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Date: Wed, 12 Feb 2014 15:27:11 -0500
From: Bill Cox <waywardgeek@...il.com>
To: discussions@...sword-hashing.net
Subject: Re: [PHC] Interleaved attack on cache-timeing-resistant KDFs

On Wed, Feb 12, 2014 at 12:14 PM, Solar Designer <solar@...nwall.com> wrote:
> On Tue, Feb 11, 2014 at 05:13:20PM -0500, Bill Cox wrote:
>> It is far
>> more important to hammer the memory bandwidth, so a fast hash
>> function, and running hash functions in parallel are the important
>> things, as these increase memory bandwidth.
>
> These are important, yes.  Sequential multiplies are also important.
> Ideally, a defensive implementation would use both memory bandwidth and
> multiplies at nearly the maximum speed the machine can support.

Good point, memory is tied up longer if the computation loop cannot be
accelerated.  On an FPGA, multiplication is *much* slower than on my
PC or an advanced ASIC.  For example, this guy is pretty frustrated,
and he's just trying to get the multiply to run at 125MHz:

http://www.fpgarelated.com/comp.arch.fpga/thread/82968/32x32-64-multiplier-in-virtex-5.php

and this guy only gets 179 MHz.  I'd be surprised to see a 32x32-->32
multiply on an FPGA in under 4X longer than the fastest CPUs.  If an
password cracker adds cores to fill his bandwidth, this slower speed
will mean he has to have a lot more memory.

I feel better now :-)   Multiplication compute time hardening is
clearly useful against FPGAs.

So... I happen to be one of the best people on the planet for
architecting a low cost SRAM based FPGA-like thingys with one high
speed GDDR5 port and a bunch of 32-bit ALUs (including a fast
multiplier) for cheaply guessing NeolKDF, Scrypt, or other memory-hard
password hashes.  Configurable logic architectures and software for
configuring them is sort of my thing.  Regardless of who wins the PHC,
do you think I could get the NSA to pay me a lot of money to build
them low-cost, high-speed guessing chips?  :-p

At a cost of around $100 to generate one guess per second, I don't
know if even the NSA will bother.

>> Consider the case of a KDF that has a slow but cryptographically
>> secure hashing function in its inner loop, which generally runs in
>> cache rather than out of external DRAM.  The thinking is that
>> read/writes of small 64-byte hashes randomly is inefficient for
>> external cheap DRAM, but quite efficient for cache.  Instead of having
>> several MiB of expensive on-chip cache for every guessing core, an
>> attacker simply interleaves the memory for many guesses in parallel.
>> For example, if the KDF does 64 bytes of memory read/write at a time
>> to 10MiB of on-chip cache, then an attacker can instead interleave
>> memory for 256 guesses in parallel into 16KiB blocks of memory and
>> store them in cheap external DRAM.  There would be 16KiB read from
>> external DRAM every time the KDF would normally read a 64-byte hash
>> from cache, so we stream memory in/out efficiently at near max speed.
>
> Right.
>
> However, note that we know from Litecoin that 128-byte lookups from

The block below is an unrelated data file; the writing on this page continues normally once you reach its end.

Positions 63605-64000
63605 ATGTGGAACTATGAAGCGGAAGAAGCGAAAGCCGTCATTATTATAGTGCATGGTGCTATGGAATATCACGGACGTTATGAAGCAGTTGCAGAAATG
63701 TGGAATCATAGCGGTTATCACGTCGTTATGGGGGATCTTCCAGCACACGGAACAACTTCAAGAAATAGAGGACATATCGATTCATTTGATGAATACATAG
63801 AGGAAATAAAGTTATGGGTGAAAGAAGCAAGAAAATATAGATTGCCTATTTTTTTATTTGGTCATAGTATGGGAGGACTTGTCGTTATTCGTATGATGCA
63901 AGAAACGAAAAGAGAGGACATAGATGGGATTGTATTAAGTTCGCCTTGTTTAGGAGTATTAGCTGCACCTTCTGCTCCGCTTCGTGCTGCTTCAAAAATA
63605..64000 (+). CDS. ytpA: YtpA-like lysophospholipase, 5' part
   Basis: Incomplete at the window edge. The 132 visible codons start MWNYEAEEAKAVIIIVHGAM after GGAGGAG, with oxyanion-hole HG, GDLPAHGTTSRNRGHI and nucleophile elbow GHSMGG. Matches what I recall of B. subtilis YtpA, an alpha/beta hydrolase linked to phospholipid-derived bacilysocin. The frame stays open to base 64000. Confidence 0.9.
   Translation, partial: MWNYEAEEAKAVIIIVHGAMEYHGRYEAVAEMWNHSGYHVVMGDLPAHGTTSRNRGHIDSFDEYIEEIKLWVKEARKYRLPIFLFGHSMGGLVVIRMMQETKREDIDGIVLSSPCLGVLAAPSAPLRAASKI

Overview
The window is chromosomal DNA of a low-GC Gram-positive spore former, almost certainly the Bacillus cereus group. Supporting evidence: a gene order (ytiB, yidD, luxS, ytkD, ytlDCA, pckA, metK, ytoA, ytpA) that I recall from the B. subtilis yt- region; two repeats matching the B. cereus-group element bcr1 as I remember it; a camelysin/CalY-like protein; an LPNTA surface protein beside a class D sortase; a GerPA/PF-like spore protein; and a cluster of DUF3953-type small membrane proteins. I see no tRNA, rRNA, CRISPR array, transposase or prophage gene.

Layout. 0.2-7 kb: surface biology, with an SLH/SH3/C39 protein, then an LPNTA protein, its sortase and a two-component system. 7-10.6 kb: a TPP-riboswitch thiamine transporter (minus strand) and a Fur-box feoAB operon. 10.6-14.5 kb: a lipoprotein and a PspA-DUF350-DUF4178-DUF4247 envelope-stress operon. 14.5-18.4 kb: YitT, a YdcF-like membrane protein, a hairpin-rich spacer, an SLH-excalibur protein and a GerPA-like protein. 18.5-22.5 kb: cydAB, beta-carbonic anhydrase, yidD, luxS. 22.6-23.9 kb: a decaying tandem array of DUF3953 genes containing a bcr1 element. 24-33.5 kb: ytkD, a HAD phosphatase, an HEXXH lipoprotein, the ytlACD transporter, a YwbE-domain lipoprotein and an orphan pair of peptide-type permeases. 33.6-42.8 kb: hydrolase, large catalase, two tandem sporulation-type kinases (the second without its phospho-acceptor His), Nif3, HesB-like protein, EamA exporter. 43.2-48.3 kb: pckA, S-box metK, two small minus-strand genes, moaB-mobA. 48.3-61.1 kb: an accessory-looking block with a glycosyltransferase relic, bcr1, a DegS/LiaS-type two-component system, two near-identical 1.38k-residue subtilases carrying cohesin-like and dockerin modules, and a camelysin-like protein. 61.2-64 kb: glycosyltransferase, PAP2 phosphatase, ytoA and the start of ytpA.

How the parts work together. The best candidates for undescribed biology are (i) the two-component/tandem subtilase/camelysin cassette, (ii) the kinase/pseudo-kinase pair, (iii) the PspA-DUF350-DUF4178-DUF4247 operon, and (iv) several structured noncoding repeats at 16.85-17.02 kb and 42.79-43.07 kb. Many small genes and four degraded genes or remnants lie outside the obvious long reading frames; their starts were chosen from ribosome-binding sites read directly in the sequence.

> external RAM on GPU are actually quite efficient - as long as you can
> have lots of them pending (like a GPU can), to hide the latency.
> 64-byte is not that much smaller.

That's good to know.  This is yet another reason to go for high memory
bandwidth with a Catena-style KDF.

> Of course, Litecoin's 128 KB (and it's 64 KB with 2x TMTO, which the
> miners use on GPU) is very little, which is what permits a lot of
> instances to fit in GPU card's RAM and, in turn, permits for a lot of
> pending lookups.  At YACoin's current 4 MB, the speed ends up being
> CPU-like, and we'll see what it'll be with 8 MB soon.

Only 64KB!  Well, I guess I can't argue with success.  Litecoin seems
to be going well, but that choice seems almost designed for graphics
cards.

> So tying up significant amounts of memory per instance is important, for
> multiple reasons.
>
>> This means cache-timing-attach immune KDFs need as simple a hash
>> function as possible, and maybe they should do some hashing in
>> parallel, with SIMD and/or multiple threads to get their memory
>> bandwidth higher.  This is the best way to defend against brute-force
>> guessing attacks.

We need a better phrase than "cache-timing-attack immune" KDFs.
That's a mouthful.  In my docs, I'm using "pure" KDF to mean no
password dependent addressing, "dirty" to mean just do what you want
with addressing, and "hybrid" to describe KDFs like Scrypt which do
"pure" hashing followed by "dirty" hashing.  My terms kind of suck,
but it would be nice to agree on some simple terms for these different
kinds of memory-hard KDFs.

> I agree, but throwing in some sequential multiplies is also helpful, as
> long as this doesn't reduce defender's memory bandwidth usage.
>
> Alexander

The original version of NoelKDF that had massive parallelism hashes
2GB in .305 seconds using 2 threads, with a memory bandwidth of
13GB/s.  I looked at the generated code, and its making nice use of
SSE automatically.  With the serial multiplications, it's taking 0.42
seconds with 2 threads, and the generated code has no SSE in the inner
loop.  That's 9.5GB/s.  This is a significant memory bandwidth
penalty, though it may hurt an attacker as much or more than me.  They
can always add more cores to fill their memory bandwidth, but they'll
have to keep buying more RAM to make that math work.

Thanks for pointing out the error in my logic.  I simply had forgotten
to multiply the external memory by the number of parallel guessing
cores.  So... the NoelKDF hash function survives one more day,..

Bill

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